1906 slang

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1906 slang

Post by Archived Topic » Sat Nov 13, 2004 5:34 am

I'm currently writting a young adult book based in 1906 and I need to find a dictionary, or someplace on line that will have slang for that time...

Does ANYONE have ANY suggestions on the matter?

Thank you,
Rick
Submitted by Rick Bennett (Redlands - U.S.A.)
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1906 slang

Post by Archived Reply » Sat Nov 13, 2004 5:49 am

Rick, The problem here is that when you do find a slang word that was being used in that time frame, how do you know that it was being used by young adults? – and I’m not sure what ages that includes. Does it include college students? Would slang words from the underworld or jazz be used by youngsters? I’m not sure that youngsters led they way in the use of new slang as they often do today. For example, ‘spon’ is listed as slang for ‘money’ in that era, but how would you know if young adults used that or if it was mostly used by gamblers and the underworld crowd.

If young adults do include college students, I do have some references. At the turn of the century (the previous one), the American Dialect Society performed a comprehensive examination of the language used by college students in the United States. The two main articles that resulted were College Words and Phrases by Eugene Babbit in Dialect Notes, Volume II, Part I (1900) and College Slang Words and Phrases, in Dialect Notes, Volume IV, Part III (1915). Another slightly earlier article on college slang is Student Slang; by Willard C. Gore in Contributions to Rhetorical Theory edited by F. N. Scott (1895).

Flappers 2 Rappers by Tom Dalzell has a section on 1900-1920 slang but you would have to figure out yourself what might have been used by young adults (no example sentences so it might be tough to see exactly how the word was used). The situation is similar with Dew Droppers, Waldos, and Slackers by Rosemarie Ostler, and 20th Century Words by John Ayto (but here not all the words are slang).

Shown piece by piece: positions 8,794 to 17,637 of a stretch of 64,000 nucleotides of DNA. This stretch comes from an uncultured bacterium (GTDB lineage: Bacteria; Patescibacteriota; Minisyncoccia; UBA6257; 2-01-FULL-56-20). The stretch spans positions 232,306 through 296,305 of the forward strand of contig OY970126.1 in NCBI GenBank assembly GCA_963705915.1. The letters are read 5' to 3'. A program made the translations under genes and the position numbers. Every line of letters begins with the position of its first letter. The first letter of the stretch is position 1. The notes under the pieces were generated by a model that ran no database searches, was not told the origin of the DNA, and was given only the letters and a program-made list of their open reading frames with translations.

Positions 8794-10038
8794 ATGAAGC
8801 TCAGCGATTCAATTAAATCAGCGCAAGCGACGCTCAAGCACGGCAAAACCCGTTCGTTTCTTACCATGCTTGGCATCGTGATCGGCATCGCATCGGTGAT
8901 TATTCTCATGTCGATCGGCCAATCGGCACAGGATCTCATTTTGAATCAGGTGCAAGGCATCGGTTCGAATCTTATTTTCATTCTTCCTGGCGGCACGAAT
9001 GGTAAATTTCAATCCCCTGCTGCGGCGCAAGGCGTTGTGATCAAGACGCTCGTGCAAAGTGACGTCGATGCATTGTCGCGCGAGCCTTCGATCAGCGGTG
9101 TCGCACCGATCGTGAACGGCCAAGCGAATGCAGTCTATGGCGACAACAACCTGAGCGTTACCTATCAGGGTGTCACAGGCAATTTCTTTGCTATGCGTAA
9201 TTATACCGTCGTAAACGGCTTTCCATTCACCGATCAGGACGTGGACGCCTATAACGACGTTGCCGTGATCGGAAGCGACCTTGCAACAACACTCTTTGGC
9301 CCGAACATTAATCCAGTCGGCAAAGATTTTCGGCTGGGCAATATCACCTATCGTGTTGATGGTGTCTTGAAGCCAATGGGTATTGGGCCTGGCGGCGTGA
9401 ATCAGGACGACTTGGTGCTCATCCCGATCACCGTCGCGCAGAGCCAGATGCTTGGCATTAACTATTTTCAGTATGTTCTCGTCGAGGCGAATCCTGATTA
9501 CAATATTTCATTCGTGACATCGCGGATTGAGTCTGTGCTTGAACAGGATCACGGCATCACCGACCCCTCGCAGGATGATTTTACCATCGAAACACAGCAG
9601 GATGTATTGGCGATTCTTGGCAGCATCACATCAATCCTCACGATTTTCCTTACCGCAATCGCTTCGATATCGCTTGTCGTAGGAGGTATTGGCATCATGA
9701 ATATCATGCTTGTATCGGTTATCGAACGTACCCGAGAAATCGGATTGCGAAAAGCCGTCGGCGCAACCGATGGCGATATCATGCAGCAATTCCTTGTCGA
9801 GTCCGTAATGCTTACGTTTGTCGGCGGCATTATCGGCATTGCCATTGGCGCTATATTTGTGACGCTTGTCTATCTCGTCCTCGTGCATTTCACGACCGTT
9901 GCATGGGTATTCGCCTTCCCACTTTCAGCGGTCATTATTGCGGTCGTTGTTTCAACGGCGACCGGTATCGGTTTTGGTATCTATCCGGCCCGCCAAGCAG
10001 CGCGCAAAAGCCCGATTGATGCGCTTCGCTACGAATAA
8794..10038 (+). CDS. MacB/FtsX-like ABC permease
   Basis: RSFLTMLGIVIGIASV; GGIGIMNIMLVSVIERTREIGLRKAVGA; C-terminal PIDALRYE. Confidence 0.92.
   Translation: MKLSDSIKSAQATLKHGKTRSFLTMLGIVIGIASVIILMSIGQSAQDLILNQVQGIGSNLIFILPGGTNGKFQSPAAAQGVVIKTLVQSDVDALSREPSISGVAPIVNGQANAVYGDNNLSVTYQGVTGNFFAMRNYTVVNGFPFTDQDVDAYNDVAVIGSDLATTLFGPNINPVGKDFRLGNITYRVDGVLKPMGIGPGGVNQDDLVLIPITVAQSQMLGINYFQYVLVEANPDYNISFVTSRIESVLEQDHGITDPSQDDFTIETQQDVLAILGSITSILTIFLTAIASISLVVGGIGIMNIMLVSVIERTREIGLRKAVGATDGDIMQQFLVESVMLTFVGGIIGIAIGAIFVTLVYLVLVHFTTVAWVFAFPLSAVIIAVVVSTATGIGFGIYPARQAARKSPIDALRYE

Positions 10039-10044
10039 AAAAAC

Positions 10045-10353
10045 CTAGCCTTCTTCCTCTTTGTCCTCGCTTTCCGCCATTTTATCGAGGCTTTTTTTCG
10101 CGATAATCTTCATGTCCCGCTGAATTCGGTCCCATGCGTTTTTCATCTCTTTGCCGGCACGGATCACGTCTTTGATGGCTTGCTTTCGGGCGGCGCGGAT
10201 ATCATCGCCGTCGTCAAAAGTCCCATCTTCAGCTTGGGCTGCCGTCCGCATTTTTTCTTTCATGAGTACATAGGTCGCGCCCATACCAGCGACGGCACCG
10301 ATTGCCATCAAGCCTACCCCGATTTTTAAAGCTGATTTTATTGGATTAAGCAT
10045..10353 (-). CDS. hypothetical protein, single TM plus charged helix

And then, if you are into brute force, you could always sift through the 65,000 slang words of Cassell’s Dictionary of Slang by Jonathon Green and hunt for one’s circa your time of interest (every entry has a date of some sort – e.g. early 20th century, 1910s, etc.) and then try to guess what may have been used by a young adult.
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Ken G – June 8, 2004
Reply from Ken Greenwald (Fort Collins, CO - U.S.A.)
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1906 slang

Post by Archived Reply » Sat Nov 13, 2004 6:03 am

My suggestion would be to find popular novels published around the time and set in a similar location to your intended work.

"This approach has the twin benefits of taking advantage of contemporaneous material and highlighting examples of usage in a well-defined context." The chief possibility of any difficulty with this approach that I can foresee will arise when/if the authors of the works in question themselves fail to pay sufficient attention to the contextual exactness of their characters' speech - although if you have enough sources to compare against each other, it should still be possible for you to get a pretty good idea of what colloquial expressions were current in 1906, and among whom.

I think this would be both a quicker, simpler, and more enjoyable approach than Ken's suggestion of scanning 65,000 slang dictionary entries and then still having to guess who exactly might have used the corresponding expression, and in what situation.
Reply from Erik Kowal ( - England)
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1906 slang

Post by Archived Reply » Sat Nov 13, 2004 6:32 am

Sounds like benefits fraud to me, Erik. Do you design Government forms? My friends would like a bigger space in which to make their mark.
Reply from Edwin Ashworth (Oldham - England)
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